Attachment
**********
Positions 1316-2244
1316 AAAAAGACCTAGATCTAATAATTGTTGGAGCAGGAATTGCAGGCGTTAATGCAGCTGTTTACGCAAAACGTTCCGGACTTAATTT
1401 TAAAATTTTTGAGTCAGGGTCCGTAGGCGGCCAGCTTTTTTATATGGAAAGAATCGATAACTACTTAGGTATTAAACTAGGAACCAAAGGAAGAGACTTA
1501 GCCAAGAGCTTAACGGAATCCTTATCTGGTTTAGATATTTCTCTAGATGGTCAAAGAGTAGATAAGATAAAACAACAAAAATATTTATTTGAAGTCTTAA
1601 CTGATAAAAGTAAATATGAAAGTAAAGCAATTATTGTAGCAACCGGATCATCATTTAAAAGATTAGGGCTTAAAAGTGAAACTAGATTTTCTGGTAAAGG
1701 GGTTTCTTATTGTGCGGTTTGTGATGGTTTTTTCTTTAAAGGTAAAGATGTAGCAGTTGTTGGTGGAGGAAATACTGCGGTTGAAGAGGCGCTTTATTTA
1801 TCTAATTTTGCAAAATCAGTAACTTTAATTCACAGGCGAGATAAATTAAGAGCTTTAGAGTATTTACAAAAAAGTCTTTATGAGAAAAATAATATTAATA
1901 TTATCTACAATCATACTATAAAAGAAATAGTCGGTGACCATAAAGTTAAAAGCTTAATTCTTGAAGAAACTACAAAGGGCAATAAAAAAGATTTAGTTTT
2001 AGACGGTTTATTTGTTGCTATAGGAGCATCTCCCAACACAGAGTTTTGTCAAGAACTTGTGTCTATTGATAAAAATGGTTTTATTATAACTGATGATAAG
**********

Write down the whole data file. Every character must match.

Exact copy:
Positions 1316-2244
1316 AAAAAGACCTAGATCTAATAATTGTTGGAGCAGGAATTGCAGGCGTTAATGCAGCTGTTTACGCAAAACGTTCCGGACTTAATTT
1401 TAAAATTTTTGAGTCAGGGTCCGTAGGCGGCCAGCTTTTTTATATGGAAAGAATCGATAACTACTTAGGTATTAAACTAGGAACCAAAGGAAGAGACTTA
1501 GCCAAGAGCTTAACGGAATCCTTATCTGGTTTAGATATTTCTCTAGATGGTCAAAGAGTAGATAAGATAAAACAACAAAAATATTTATTTGAAGTCTTAA
1601 CTGATAAAAGTAAATATGAAAGTAAAGCAATTATTGTAGCAACCGGATCATCATTTAAAAGATTAGGGCTTAAAAGTGAAACTAGATTTTCTGGTAAAGG
1701 GGTTTCTTATTGTGCGGTTTGTGATGGTTTTTTCTTTAAAGGTAAAGATGTAGCAGTTGTTGGTGGAGGAAATACTGCGGTTGAAGAGGCGCTTTATTTA
1801 TCTAATTTTGCAAAATCAGTAACTTTAATTCACAGGCGAGATAAATTAAGAGCTTTAGAGTATTTACAAAAAAGTCTTTATGAGAAAAATAATATTAATA
1901 TTATCTACAATCATACTATAAAAGAAATAGTCGGTGACCATAAAGTTAAAAGCTTAATTCTTGAAGAAACTACAAAGGGCAATAAAAAAGATTTAGTTTT
2001 AGACGGTTTATTTGTTGCTATAGGAGCATCTCCCAACACAGAGTTTTGTCAAGAACTTGTGTCTATTGATAAAAATGGTTTTATTATAACTGATGATAAG